Sport has seldom been more popular with the public or as valuable to media owners but even at a time when broadcasters are paying out record sums for the right to screen iconic events, changing consumer behaviour is calling old business models into question. TV remains the dominant medium for live sports coverage but thanks to time-shifted viewing and online streaming, viewers are no longer slaves to schedules or passive recipients of advertising. And in the age of social media, nor are they content simply to consume. Sharing and voicing opinions are now part of the experience for many fans. These changes have profound implications, not only for broadcasters, but also for rights holders, advertisers, sponsors and talent, presenting new ways to engage with fans.
The shifting sports business landscape is to some extent disguised by the big rights deals. For instance, last year the English Premier League sold the domestic broadcast rights to BT and Sky for UK£3 billion over three years. The agreement marked a 71 per cent increase in the Premier League’s television income, with each individual televised match costing broadcasters UK£6.6 million. Since 1992, Premier League TV revenues have increased by 1,000 per cent.
Football remains the frontrunner but golf, tennis, rugby, cricket and motorsport have all benefited from surging consumer demand for screened sport. The value of the Olympics’ TV rights increased 400 per cent since 1996. The order of magnitude varies, but the trend for popular sports is the same. Their value defies gravity.
"85 per cent of sponsorship heads have said they would like to see sports bodies becoming more inventive in engaging fans."
Just as the broadcasters are prepared to pay more, so are sponsoring brands. A recent report by accountancy firm Pricewaterhouse Coopers predicts that by 2015, sports sponsorship will be a UK£29 billion industry, worth more to clubs and governing bodies than ticket sales. But behind the headlines, something else is happening. In parallel with the TV deal, the Premier League also sold the digital rights. For the privilege of screening goals and highlight videos through their websites and apps, News International was prepared to pay UK£20 million until the 2015/16 season.
That agreement illustrates the growing importance of digital media channels such as online, tablets and mobile phones. The public appetite extends well beyond the widescreen TV in the living room or pub. Fans want the facility to watch live events, highlights and clips any time, anywhere and on a device of their choosing. As such, digital rights have established themselves as valuable in their own right. Once they were bundled with the broadcast package. In recent years those rights are increasingly disaggregated with companies from a multitude of sectors competing for them.
The story is not simply one of rising value and disaggregation. Engagement between brands and sports fans has become the priority with time-shifted viewing having potential implications for the value advertisers place on major sporting events. And while sport brings huge audiences to broadcasters, the TV companies – and by extension their advertisers – are increasingly focused on how to engage viewers through other devices. In a survey carried out by IFM Sports Marketing, 85 per cent of sponsorship heads said they would like to see sports bodies becoming more inventive in engaging fans.
So there is a circle to be squared here. Sport is popular and increasingly valuable but to maintain that value to rights holders, broadcasters, brands and talent it is important that fans continue to engage both with their favourite sports and the sponsoring brands. The question is: how can this be achieved?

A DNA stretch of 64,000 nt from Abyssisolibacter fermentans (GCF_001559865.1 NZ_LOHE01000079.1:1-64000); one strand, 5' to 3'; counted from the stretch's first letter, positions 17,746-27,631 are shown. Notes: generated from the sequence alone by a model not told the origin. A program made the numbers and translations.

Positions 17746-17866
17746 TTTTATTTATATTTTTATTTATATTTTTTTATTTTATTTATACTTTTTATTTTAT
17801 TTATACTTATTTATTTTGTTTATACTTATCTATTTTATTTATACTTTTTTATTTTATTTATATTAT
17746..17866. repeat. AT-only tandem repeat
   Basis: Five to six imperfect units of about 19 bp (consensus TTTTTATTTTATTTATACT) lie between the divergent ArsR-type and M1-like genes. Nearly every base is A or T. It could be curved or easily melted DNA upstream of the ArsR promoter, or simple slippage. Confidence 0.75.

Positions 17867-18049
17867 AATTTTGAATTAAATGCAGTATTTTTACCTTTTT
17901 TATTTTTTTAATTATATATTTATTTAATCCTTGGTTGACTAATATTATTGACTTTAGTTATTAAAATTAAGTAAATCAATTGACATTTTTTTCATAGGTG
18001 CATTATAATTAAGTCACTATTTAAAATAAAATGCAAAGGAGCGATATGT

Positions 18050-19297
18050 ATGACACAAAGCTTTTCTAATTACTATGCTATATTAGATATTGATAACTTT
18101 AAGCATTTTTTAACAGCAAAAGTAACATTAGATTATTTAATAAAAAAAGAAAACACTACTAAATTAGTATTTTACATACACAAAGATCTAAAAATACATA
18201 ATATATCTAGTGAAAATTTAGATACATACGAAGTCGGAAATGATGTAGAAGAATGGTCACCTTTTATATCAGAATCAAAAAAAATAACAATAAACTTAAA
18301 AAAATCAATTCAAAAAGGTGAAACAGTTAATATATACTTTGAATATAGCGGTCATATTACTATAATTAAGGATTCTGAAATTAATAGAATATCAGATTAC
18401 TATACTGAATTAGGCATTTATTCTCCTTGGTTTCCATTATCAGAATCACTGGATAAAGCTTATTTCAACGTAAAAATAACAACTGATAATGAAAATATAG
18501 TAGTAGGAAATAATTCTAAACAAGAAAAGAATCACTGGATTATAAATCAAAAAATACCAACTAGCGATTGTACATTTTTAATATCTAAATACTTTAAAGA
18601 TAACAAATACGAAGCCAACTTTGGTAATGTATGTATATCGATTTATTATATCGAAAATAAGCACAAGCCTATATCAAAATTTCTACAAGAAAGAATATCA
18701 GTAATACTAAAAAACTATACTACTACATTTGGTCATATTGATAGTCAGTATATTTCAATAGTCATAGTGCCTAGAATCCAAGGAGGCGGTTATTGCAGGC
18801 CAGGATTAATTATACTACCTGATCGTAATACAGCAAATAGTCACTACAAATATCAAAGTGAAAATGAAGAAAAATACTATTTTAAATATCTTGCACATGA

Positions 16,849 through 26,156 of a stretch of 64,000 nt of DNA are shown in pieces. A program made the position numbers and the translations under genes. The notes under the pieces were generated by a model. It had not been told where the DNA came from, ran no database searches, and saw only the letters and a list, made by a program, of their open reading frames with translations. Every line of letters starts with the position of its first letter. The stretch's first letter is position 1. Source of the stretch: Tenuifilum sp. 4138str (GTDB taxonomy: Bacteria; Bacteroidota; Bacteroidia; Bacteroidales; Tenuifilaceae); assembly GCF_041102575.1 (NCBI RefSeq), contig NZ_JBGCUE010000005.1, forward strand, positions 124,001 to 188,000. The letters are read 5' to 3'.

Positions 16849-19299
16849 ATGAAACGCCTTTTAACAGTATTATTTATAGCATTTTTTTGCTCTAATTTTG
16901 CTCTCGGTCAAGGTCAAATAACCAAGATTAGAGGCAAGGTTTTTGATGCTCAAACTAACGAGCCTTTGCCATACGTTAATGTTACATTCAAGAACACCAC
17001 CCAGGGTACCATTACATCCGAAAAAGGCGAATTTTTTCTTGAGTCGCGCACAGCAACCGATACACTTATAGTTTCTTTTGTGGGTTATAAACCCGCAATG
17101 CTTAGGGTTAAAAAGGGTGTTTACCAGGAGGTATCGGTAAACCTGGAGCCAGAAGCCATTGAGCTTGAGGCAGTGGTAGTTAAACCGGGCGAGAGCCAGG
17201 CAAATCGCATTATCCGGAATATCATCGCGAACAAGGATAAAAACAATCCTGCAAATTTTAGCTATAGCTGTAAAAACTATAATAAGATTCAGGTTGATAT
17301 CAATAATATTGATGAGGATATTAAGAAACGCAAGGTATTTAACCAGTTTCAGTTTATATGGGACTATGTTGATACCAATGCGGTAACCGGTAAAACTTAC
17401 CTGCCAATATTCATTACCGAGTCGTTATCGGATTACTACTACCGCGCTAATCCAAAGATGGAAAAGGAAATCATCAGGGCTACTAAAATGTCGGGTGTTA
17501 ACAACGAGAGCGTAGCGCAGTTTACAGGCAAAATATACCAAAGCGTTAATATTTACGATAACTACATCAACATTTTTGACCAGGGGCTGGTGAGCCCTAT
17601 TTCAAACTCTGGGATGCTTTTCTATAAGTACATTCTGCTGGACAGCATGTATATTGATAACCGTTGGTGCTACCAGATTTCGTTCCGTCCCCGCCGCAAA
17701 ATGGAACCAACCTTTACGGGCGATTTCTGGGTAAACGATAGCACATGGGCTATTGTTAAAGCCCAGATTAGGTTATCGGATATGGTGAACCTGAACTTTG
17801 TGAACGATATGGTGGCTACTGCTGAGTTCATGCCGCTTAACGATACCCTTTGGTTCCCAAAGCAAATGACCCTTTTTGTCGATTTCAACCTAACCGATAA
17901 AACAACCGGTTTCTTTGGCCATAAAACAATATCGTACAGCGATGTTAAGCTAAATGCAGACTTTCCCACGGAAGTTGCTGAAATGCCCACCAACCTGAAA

"Social entertainment provides a platform to speak directly, and with meaning, to a target audience."
The role of social media is an important one. Sportsmen and women are often keen bloggers and tweeters and the popularity of this form of communication can certainly be made use of by sponsors, but there is a tension here. Take football – my field – as an example. Many players tweet, but their employers often fear that individuals will say things that run counter to the interests of the club or the coach. In the non-sporting world, brands are increasingly sponsoring social media communications between celebrities and fans but sport is a different marketplace, where organisations not only protect their rights but also their reputation and the dynamics of the coach/player relationship.
But there are other, more controlled ways to build engagement between fans, organisations and brands in the digital marketplace for sports content. One way forward is to adopt the principles of social entertainment – combining audiovisual content with narrative and ongoing consumer interaction. Not only is this more measured than the relatively unregulated world of tweets and blogs, it also enables content creators to give sponsoring brands, and sports fans themselves, a key role in the interactive elements of the content.
The potential here is for much greater engagement. Brands are already heavily invested in sport through advertising and sponsorship. By integrating their own messaging and brand values into interactive content, brands can deepen their relationship with fans.
At a time when brands are calling for deeper fan engagement and also facing lower viewing figures for adverts, social entertainment provides a platform to speak directly, and with meaning, to a target audience that is already receptive to their brand messages. Its power to form and shape opinions is unquestionable, its ability to involve and engage fans is both innovative and proven.
Christian Purslow is the owner and non-executive chairman of World of Golf and former chief executive of Liverpool FC.
The article was written for ‘The Frontier of Social Entertainment’, a whitepaper published by social entertainment company We R Interactive.